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New Study Suggests Alcohol TV Ads are Linked with Underage Drinking

A new study suggests that exposure to an alcohol ad on TV can increase the likelihood young people will pick up a drink.

The study, conducted by researchers at Norris Cotton Cancer Center and Children’s Hospital at Dartmouth-Hitchcock and published Monday in the journal JAMA Pediatrics, found that a higher receptivity to alcohol commercials among teenagers and young adults who weren’t of legal drinking age was linked to the onset of drinking, binge drinking and hazardous drinking in the future.

“Our study found that familiarity with and response to images of television alcohol marketing was associated with the subsequent onset of drinking across a range of outcomes of varying severity among adolescents and young adults, adding to studies suggesting that alcohol advertising is one cause of youth drinking,” the authors wrote. “Current self-regulatory standards for televised alcohol advertising appear to inadequately protect underage youth from exposure to televised alcohol advertising and its probable effect on behavior.”

The Distilled Spirits Council of the United States, a trade association representing producers and marketers of distilled spirits sold in the U.S., questioned the methodology of the Dartmouth-Hitchcock study, noting that more than a third of the participants did not complete the follow-up survey and that the ad receptivity score is a subjective measure.

“The multiple flaws in the study are so extensive it undercuts the credibility of the conclusions,” said Frank Coleman, senior vice president of the Distilled Spirits Council.

The Distilled Spirits Council has a voluntary code of responsible practices for advertising and marketing alcoholic beverages. According to the code, beverage alcohol advertising and marketing should be placed in outlets where at least 71.6% of the audience is reasonably expected to be of legal purchase age.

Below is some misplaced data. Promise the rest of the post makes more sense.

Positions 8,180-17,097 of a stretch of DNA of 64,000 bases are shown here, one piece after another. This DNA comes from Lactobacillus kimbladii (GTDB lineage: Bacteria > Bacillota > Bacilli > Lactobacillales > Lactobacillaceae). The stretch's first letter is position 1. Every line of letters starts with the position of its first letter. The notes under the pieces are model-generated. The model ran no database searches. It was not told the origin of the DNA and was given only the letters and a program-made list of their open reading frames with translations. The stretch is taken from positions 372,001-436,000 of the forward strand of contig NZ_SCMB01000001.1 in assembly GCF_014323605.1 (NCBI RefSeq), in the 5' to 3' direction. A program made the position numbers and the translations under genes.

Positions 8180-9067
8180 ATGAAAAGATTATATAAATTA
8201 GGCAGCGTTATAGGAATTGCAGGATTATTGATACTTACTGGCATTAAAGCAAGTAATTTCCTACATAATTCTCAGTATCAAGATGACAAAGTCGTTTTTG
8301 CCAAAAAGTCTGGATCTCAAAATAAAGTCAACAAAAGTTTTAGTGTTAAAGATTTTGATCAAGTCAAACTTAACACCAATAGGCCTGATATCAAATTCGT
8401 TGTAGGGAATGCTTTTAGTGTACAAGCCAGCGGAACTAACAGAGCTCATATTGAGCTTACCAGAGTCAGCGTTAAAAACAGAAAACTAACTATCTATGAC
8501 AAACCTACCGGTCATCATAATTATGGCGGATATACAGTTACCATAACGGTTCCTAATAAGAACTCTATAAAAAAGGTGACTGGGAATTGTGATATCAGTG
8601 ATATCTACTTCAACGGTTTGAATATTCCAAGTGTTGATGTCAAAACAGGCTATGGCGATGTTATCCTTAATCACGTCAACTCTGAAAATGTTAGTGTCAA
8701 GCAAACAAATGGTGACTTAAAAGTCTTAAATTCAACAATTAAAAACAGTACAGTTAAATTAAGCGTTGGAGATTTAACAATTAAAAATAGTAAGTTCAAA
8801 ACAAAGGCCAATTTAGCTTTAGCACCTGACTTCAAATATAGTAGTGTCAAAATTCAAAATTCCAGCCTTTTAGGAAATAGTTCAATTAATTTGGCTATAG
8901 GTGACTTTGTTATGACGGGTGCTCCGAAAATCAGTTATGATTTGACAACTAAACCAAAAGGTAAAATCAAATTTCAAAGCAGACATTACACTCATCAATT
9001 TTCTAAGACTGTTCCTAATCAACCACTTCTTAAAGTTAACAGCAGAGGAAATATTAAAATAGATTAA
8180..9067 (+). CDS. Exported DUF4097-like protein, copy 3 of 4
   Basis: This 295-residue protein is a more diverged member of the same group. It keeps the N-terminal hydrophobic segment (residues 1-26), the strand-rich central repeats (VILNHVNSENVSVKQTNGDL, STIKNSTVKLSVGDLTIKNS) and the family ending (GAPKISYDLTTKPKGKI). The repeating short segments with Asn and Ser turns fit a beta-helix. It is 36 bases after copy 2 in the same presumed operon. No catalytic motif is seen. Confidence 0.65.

A study released last month from the National Institute on Drug Abuse and the University of Michigan found that underage drinking and binge drinking are at record lows in the U.S.

The Dartmouth-Hitchcock researchers surveyed 2,541 people between the ages of 15 and 23. Roughly 1,600 participants also completed a follow-up study. The surveys examined participants’ recall of more than 300 TV advertising images for top beer and distilled spirits brands that aired nationally from 2010 to 2011. These images were edited to remove branding from the ad. Receptivity to these ads was determined based on if the respondent had seen the ad and liked it as well as if the respondent correctly identified the brand.

The study found that participants under the legal drinking age were only slightly less likely to have seen alcohol ads than people of legal drinking age. According to the researchers, respondents between the ages of 15 and 20 reported they saw 23% of the alcohol ads compared, while people ages 21 to 23 saw 26% of them.

The researchers found that the more receptive underage participants were to the alcohol ads, the more likely they were to start drinking or to engage in binge drinking or hazardous drinking. According to the study, 29% of youths between the ages of 15 to 17 reported binge drinking– defined as having six or more drinks on one occasion– and 18% reported hazardous drinking– defined as meeting or exceeding a threshold score for frequency and quantity of alcohol use.

 

Nathalie Tadena, The Wall Street Journal. January 20, 2015

Copyright © 2015 Dow Jones & Company, Inc.. All rights reserved.

 

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